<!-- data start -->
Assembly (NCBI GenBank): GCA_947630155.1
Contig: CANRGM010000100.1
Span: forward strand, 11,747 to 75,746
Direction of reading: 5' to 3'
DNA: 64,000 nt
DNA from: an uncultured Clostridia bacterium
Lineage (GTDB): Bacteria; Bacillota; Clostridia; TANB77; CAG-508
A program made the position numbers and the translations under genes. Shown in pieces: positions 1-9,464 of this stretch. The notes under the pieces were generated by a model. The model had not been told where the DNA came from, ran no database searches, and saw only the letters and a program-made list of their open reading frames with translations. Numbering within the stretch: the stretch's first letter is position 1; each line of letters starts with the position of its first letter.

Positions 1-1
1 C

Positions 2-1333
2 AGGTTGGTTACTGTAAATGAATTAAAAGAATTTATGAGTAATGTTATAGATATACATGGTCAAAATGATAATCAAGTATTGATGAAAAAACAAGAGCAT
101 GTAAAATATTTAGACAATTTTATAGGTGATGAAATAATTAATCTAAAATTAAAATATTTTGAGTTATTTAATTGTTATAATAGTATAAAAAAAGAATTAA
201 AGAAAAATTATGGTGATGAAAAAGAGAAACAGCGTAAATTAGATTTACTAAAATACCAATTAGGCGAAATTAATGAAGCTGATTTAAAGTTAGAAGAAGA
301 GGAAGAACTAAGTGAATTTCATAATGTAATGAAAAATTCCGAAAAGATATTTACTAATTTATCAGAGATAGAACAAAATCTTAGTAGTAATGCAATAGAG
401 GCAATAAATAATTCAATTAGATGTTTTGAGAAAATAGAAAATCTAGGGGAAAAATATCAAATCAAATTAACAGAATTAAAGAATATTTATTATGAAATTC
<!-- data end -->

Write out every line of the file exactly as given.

Assembly (NCBI GenBank): GCA_947630155.1
Contig: CANRGM010000100.1
Span: forward strand, 11,747 to 75,746
Direction of reading: 5' to 3'
DNA: 64,000 nt
DNA from: an uncultured Clostridia bacterium
Lineage (GTDB): Bacteria; Bacillota; Clostridia; TANB77; CAG-508
A program made the position numbers and the translations under genes. Shown in pieces: positions 1-9,464 of this stretch. The notes under the pieces were generated by a model. The model had not been told where the DNA came from, ran no database searches, and saw only the letters and a program-made list of their open reading frames with translations. Numbering within the stretch: the stretch's first letter is position 1; each line of letters starts with the position of its first letter.

Positions 1-1
1 C

Positions 2-1333
2 AGGTTGGTTACTGTAAATGAATTAAAAGAATTTATGAGTAATGTTATAGATATACATGGTCAAAATGATAATCAAGTATTGATGAAAAAACAAGAGCAT
101 GTAAAATATTTAGACAATTTTATAGGTGATGAAATAATTAATCTAAAATTAAAATATTTTGAGTTATTTAATTGTTATAATAGTATAAAAAAAGAATTAA
201 AGAAAAATTATGGTGATGAAAAAGAGAAACAGCGTAAATTAGATTTACTAAAATACCAATTAGGCGAAATTAATGAAGCTGATTTAAAGTTAGAAGAAGA
301 GGAAGAACTAAGTGAATTTCATAATGTAATGAAAAATTCCGAAAAGATATTTACTAATTTATCAGAGATAGAACAAAATCTTAGTAGTAATGCAATAGAG
401 GCAATAAATAATTCAATTAGATGTTTTGAGAAAATAGAAAATCTAGGGGAAAAATATCAAATCAAATTAACAGAATTAAAGAATATTTATTATGAAATTC